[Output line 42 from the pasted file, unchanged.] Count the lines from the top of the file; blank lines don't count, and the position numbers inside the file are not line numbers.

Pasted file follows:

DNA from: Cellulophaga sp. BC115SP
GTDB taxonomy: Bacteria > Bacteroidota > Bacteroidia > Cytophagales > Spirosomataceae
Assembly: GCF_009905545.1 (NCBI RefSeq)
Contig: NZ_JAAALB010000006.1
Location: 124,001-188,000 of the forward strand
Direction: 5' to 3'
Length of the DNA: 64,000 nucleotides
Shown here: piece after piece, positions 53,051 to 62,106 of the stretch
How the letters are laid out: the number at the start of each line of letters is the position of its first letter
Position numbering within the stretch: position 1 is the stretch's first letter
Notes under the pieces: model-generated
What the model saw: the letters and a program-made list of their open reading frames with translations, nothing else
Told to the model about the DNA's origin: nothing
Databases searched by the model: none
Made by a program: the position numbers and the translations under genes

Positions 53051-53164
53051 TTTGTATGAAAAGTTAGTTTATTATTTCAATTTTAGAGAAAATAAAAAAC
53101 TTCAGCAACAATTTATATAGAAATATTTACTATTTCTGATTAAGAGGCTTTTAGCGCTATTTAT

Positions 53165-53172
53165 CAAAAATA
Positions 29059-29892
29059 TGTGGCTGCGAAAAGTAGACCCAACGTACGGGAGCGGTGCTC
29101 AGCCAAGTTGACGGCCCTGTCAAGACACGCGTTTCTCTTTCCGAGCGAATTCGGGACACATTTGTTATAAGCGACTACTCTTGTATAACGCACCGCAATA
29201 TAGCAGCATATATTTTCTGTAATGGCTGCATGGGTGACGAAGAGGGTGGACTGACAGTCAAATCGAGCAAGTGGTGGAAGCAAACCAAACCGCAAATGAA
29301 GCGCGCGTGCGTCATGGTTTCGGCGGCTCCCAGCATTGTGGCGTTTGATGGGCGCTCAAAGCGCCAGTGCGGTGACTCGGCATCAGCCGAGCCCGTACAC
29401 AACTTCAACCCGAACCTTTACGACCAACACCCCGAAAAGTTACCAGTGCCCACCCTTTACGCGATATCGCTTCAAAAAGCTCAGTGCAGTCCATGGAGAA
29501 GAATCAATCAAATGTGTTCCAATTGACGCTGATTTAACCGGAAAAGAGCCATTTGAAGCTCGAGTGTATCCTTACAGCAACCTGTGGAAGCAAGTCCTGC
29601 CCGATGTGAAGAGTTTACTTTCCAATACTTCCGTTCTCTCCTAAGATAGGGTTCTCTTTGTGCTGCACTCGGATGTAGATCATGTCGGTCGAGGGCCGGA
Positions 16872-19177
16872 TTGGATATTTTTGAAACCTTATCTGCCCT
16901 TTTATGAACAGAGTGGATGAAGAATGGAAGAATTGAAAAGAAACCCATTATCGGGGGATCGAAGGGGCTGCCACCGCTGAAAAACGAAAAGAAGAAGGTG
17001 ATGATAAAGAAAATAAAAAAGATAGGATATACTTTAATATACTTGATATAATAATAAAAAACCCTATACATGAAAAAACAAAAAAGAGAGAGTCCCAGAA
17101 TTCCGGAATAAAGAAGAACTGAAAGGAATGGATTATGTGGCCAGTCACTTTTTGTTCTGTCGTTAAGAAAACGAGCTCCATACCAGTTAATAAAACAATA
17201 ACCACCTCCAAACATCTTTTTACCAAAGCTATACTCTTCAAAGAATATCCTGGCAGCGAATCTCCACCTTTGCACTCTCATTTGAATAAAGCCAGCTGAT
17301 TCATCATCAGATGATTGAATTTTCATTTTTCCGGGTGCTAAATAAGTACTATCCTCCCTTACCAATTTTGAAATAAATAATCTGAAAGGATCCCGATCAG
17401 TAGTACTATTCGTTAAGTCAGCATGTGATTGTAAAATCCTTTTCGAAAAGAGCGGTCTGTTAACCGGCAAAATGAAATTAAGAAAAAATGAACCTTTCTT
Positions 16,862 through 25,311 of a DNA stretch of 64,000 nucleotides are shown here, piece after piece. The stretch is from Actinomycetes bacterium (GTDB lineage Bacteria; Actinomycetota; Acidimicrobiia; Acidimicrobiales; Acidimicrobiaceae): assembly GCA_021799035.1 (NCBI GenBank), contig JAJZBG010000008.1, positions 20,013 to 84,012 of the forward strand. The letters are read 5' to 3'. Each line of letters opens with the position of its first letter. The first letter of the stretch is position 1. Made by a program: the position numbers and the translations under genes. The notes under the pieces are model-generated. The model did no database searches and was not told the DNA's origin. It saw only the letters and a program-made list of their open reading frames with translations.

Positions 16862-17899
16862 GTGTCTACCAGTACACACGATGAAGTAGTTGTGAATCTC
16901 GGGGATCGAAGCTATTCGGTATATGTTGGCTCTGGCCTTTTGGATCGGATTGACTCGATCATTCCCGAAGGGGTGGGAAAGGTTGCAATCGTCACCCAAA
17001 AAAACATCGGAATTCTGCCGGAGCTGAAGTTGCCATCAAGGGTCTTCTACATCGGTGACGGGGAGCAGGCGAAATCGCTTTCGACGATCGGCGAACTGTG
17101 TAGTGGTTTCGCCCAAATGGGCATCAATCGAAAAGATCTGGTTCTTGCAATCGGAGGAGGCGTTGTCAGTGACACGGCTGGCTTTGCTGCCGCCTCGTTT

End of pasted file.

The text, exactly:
17101 TAGTGGTTTCGCCCAAATGGGCATCAATCGAAAAGATCTGGTTCTTGCAATCGGAGGAGGCGTTGTCAGTGACACGGCTGGCTTTGCTGCCGCCTCGTTT